Take-Two takes issue with It Takes Two trademarking 'takes two,' too

It Take Two
(Image credit: Hazelight)

Hazelight Studios is caught up in a trademark dispute with publisher Take-Two Interactive over its hit co-op game It Takes Two, according to a Eurogamer report, which found that the studio abandoned its trademark application for the game's title after Take-Two indicated that it would oppose it.

Hazelight applied for the trademark in May 2020, but abandoned the application on March 25, one day ahead before It Takes Two's launch on March 26. A Hazelight representative told Eurogamer that it can't comment on the matter because it is still ongoing, but said the studio is "hopeful it will be resolved."

Industry analyst Michael Futter said on Twitter that Take-Two's objection may not have a material impact on the game itself. "The trademark conflict means that Hazelight can't protect the name, not that they will be forced to change it," Futter tweeted. "They could change it if they want to protect the name, but honestly, it's probably not worth it to them to do that."

Take-Two's objection is primarily preventative, according to Futter: "Take-Two isn’t saying that Hazelight is infringing, but it doesn’t want them to be able to protect the name (and put it out of TT’s reach since it is so close to their company name)."

According to lawyer Richard Hoeg of Hoeg Law, Take-Two has become very aggressive in protecting its trademarks: In a recent podcast he said the company has made at least 25 extensions or objections to trademark filings over the past three months alone. Electronic Arts, by way of comparison, has 25 trademark interactions over the past six years. Activision and ZeniMax have comparably languid claim rates.

Some of Take-Two's claims are clearly valid, according to Hoeg, while others are more of a reach, but regardless of how they hold up in a court, the company's zealous protection of its trademarks could stop other companies from even trying to claim trademarks for names at all similar to those owned by Take-Two, opting to avoid the hassle of having to defend them against Take-Two's legal team. That chilling effect is at least partially the point.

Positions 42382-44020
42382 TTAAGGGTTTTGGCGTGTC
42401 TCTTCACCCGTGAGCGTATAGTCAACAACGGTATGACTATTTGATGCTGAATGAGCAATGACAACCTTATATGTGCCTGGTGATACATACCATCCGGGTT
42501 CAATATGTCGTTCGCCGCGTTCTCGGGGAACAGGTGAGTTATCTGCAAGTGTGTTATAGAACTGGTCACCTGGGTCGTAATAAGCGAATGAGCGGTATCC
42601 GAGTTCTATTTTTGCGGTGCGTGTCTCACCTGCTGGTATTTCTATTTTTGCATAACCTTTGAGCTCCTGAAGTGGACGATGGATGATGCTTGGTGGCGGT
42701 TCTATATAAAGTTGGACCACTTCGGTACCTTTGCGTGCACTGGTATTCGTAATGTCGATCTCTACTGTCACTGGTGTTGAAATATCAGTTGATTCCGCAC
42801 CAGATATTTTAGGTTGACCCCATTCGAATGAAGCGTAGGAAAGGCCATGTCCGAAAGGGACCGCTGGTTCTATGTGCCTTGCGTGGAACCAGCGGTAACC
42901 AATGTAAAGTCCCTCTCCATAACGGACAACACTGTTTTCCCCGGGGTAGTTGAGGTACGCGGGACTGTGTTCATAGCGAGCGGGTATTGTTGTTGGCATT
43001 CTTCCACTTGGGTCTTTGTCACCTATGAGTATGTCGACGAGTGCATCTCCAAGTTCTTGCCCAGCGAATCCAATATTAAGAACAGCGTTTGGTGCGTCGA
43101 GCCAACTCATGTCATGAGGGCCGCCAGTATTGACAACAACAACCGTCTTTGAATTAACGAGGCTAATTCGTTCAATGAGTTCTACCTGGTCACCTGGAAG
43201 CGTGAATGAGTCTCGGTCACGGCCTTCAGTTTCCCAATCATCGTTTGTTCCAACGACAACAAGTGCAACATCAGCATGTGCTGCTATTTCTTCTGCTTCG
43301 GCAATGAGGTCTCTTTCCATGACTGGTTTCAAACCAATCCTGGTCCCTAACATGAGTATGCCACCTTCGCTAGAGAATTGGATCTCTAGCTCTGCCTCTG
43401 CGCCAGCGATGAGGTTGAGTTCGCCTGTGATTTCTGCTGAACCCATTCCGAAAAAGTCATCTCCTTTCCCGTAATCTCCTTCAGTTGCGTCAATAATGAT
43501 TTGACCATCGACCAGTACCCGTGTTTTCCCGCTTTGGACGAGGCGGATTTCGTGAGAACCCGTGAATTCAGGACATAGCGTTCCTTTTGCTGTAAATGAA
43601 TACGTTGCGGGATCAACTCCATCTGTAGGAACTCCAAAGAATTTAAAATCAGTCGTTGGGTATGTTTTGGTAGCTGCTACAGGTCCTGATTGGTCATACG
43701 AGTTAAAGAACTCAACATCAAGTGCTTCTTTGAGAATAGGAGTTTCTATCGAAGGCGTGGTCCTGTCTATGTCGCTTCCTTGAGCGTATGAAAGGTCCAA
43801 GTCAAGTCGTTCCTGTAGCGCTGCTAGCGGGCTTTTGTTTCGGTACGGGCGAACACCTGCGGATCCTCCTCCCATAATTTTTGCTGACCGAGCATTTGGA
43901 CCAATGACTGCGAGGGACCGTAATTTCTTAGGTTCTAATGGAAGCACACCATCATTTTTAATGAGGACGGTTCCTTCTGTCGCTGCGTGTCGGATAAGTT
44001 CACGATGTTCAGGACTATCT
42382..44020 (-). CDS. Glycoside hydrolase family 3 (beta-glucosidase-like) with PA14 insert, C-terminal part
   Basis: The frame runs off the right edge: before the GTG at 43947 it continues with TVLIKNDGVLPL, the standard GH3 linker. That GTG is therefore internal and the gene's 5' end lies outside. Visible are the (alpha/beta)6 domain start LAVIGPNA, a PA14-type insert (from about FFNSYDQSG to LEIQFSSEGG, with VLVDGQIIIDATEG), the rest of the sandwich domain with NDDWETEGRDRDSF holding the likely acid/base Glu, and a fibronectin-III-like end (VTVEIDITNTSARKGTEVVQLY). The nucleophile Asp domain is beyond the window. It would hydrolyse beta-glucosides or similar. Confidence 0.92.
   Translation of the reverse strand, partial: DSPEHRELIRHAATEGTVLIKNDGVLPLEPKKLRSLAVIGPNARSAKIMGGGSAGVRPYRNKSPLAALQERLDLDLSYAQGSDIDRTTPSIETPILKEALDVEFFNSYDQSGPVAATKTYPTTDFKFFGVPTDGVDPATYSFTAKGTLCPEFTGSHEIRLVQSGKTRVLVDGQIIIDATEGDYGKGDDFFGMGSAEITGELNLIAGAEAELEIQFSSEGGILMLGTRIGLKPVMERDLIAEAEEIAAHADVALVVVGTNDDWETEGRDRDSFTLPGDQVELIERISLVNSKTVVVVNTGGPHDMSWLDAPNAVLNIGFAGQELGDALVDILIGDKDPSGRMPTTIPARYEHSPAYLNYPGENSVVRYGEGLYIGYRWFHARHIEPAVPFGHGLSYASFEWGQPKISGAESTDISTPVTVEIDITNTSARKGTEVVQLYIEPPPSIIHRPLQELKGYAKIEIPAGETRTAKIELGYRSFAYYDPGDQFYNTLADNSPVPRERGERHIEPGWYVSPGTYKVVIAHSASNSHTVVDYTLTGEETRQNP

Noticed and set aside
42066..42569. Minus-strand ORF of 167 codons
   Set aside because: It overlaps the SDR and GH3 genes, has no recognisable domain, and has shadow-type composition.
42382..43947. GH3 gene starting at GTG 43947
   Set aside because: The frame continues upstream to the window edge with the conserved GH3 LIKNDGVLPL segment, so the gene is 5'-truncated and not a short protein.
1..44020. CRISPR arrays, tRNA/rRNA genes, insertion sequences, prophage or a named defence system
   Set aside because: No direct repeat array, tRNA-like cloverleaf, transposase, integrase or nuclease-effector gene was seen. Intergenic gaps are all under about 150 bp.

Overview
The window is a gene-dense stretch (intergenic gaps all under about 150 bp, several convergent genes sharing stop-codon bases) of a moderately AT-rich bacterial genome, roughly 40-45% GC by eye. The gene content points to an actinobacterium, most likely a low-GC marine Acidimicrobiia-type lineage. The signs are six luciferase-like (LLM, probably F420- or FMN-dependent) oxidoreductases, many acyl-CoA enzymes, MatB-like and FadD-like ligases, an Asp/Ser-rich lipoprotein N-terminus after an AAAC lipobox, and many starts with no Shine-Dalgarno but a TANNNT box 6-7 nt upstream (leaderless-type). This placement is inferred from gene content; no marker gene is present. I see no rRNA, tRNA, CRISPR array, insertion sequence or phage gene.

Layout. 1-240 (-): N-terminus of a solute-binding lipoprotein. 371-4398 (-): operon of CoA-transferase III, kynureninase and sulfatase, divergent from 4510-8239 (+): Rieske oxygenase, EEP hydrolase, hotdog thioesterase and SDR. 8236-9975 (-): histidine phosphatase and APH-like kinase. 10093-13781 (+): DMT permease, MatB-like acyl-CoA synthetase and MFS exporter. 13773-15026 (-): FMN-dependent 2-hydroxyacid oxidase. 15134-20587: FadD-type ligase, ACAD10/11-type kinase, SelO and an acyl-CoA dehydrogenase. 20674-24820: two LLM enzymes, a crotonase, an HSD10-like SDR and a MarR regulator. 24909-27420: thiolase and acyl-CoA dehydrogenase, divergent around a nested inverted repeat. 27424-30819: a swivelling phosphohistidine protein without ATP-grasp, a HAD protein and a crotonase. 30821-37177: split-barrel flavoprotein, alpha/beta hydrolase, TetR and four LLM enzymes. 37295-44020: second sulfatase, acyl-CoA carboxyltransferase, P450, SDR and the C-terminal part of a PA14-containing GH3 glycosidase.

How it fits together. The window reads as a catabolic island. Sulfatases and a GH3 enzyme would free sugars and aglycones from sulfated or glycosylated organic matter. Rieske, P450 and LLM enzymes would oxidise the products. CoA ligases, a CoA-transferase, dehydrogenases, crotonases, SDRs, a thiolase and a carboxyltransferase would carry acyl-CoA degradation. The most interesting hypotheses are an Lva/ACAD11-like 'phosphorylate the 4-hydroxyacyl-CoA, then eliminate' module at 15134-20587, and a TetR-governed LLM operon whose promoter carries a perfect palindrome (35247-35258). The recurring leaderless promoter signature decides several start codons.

"Take-Two is delivering a message with this kind of action to other lawyers, to other folks that could potentially use the word Rockstar, or the letter R, or the name Dot or Dots or Two Dots, or, as it turns out, Take-Two itself, and saying, 'Go away. You don't even want to get into this because we will just make your lives miserable'," Hoeg said.

Take-Two is "making the process the punishment," he continued. "They aren't the first and they certainly won't be the last to do this kind of thing. It's not necessarily illegal, but it is certainly aggressive."

That appears to be what happened here: Hazelight applied for the It Takes Two trademark, the USPTO published it in the Trademark Official Gazette, Take-Two Interactive then filed for an extension of the time allowed to officially oppose the trademark, and Hazelight, seeing the writing on the wall, walked away.

It's an unfortunate hassle for Hazelight but doesn't seem to have negatively impacted It Takes Two's fortunes. It's sold more than three million copies so far—very impressive for a relatively niche co-op action adventure—and it's nominated in five categories at this year's Game Awards, including Game of the Year. 

Take-Two declined to comment on the matter. I've reached out to Hazelight for more information and will update this article if I receive a reply.

Andy Chalk

Andy has been gaming on PCs from the very beginning, starting as a youngster with text adventures and primitive action games on a cassette-based TRS80. From there he graduated to the glory days of Sierra Online adventures and Microprose sims, ran a local BBS, learned how to build PCs, and developed a longstanding love of RPGs, immersive sims, and shooters. He began writing videogame news in 2007 for The Escapist and somehow managed to avoid getting fired until 2014, when he joined the storied ranks of PC Gamer. He covers all aspects of the industry, from new game announcements and patch notes to legal disputes, Twitch beefs, esports, and Henry Cavill. Lots of Henry Cavill.